As I went hunting for the root flare, the part of the trunk that flares out into the root system, it was discouraging, but not surprising, to find it about three or four inches from the top of the root ball. Hmmmm. We'll have to remove some of this soil once we get the tree in the hole.
Here we've taken ALL of the wire basket off. Why? So that when the anchor roots grow bigger than the basket openings, they don't get girdled or strangled. That's heavy gauge wire, remember. It's going to outlive you and me and the tree. Well, maybe not the tree. At any rate, it's best if you can remove it. If you can't remove it, at least bend it down to the bottom of the hole. Tree roots grow in the top 18 to 24 inches of soil, so bending it below that level will allow our new baby to send out as many roots as it likes.
Step Three: roll this 300 pound puppy into the hole. Some swearing ensued. Thank God it did not have a flat side so we didn't need to rotate it for best effect. Foom! Into the hole we go.
One tree in! Now we unwrap the burlap and let it come to rest in the bottom of the hole. Why? Well, burlap tends to have a bit of nylon in the blend sometimes and that keeps it from decomposing. The goal is to settle in the tree and give its poor roots all the growing opportunities we can so it establishes well. Same deal with the basket, the burlap goes to the bottom of the hole where it can decompose and feed the critters.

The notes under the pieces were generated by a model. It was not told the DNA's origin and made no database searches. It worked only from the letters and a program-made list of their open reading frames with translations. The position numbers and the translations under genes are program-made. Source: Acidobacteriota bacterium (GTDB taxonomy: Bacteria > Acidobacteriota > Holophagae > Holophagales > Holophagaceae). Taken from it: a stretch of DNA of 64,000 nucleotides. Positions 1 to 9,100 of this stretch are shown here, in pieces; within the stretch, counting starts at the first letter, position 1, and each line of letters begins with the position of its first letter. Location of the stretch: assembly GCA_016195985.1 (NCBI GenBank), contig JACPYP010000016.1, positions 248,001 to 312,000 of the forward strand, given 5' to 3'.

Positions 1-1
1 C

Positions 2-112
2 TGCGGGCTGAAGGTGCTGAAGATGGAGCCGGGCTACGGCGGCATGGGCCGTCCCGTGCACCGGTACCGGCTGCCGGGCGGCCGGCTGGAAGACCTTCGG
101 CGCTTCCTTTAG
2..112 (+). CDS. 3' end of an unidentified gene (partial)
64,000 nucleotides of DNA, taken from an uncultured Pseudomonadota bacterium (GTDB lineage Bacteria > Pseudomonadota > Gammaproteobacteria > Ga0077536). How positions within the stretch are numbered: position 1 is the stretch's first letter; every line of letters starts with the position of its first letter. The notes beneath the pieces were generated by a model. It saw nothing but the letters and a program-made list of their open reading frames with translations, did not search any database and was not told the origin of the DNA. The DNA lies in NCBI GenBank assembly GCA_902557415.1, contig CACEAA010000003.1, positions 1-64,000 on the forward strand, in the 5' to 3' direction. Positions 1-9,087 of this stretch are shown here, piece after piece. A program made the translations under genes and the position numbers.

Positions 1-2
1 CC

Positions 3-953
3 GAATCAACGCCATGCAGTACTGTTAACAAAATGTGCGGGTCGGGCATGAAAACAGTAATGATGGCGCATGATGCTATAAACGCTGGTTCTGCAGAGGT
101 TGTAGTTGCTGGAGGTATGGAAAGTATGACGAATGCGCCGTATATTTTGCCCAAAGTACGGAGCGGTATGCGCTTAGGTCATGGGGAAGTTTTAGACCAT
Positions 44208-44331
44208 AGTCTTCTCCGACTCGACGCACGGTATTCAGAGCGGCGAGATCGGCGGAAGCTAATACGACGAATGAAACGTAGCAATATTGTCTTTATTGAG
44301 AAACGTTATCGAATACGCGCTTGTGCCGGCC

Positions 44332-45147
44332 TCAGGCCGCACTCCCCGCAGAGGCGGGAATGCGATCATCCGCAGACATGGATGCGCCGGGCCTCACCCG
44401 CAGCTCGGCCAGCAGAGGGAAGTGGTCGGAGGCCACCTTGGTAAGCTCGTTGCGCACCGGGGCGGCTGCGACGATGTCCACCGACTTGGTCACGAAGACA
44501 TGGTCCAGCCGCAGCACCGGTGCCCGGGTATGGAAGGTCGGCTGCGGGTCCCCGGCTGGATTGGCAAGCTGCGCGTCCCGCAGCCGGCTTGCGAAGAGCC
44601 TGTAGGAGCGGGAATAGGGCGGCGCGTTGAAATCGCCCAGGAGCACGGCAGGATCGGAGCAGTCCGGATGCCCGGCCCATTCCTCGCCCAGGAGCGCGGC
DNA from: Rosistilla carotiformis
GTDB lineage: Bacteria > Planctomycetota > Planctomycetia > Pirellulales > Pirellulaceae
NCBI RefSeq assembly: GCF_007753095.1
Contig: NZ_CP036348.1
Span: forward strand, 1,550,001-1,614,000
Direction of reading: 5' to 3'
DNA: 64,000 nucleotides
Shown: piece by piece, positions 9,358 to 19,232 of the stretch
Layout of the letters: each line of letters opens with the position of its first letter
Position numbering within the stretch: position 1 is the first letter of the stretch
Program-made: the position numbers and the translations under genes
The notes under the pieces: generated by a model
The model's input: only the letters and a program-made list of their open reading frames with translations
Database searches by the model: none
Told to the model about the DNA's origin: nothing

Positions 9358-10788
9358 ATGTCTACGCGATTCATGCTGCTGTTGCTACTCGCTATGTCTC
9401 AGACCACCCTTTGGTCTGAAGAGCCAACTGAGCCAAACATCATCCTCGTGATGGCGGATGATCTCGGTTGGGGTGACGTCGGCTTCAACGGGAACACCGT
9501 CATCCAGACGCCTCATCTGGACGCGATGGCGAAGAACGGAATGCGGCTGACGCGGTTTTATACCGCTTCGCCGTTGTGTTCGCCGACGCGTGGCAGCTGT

Remember earlier when we found the root flare three or so inches down? Once the tree was in and leveled, we scraped off the excess soil from the top of the ball.
Step Four: backfilling the hole. Use whatever came out of the hole to fill in. Trees are by and large very adaptable if given the right sun and drainage. They don't need fancy dancy fertilizers. If you desperately need to give them some love, add in a bit (like a few shovel-fulls) of compost or a couple of cups of mycorrhizae-based root stimulator. This is a healthy soil profile, so we don't need to add a damned thing. It's rich in microorganisms. I water the loose soil in at the one and two-thirds point. This lets the soil settle and fills the pores with water. It also waters the tree.
OK. Tree is in and soil is in. We dumped the rest along the fence in an existing bed.
Step Five: it's time for mulch!
That's our mountain of municipal mulch. We can cart away as much as we like and it's free. Yes, this batch is pretty fresh, but research has shown it doesn't make a significant difference in affecting nitrogen levels when applied. And it's free.
Here we are with a nice two inches of mulch out to the dripline. It is pulled away a little bit from the base of the tree. Never. Volcano. Mulch. Mulch against the bark leads to rot and provides a nice home for critters.
All done! Now my niece can water to her heart's content.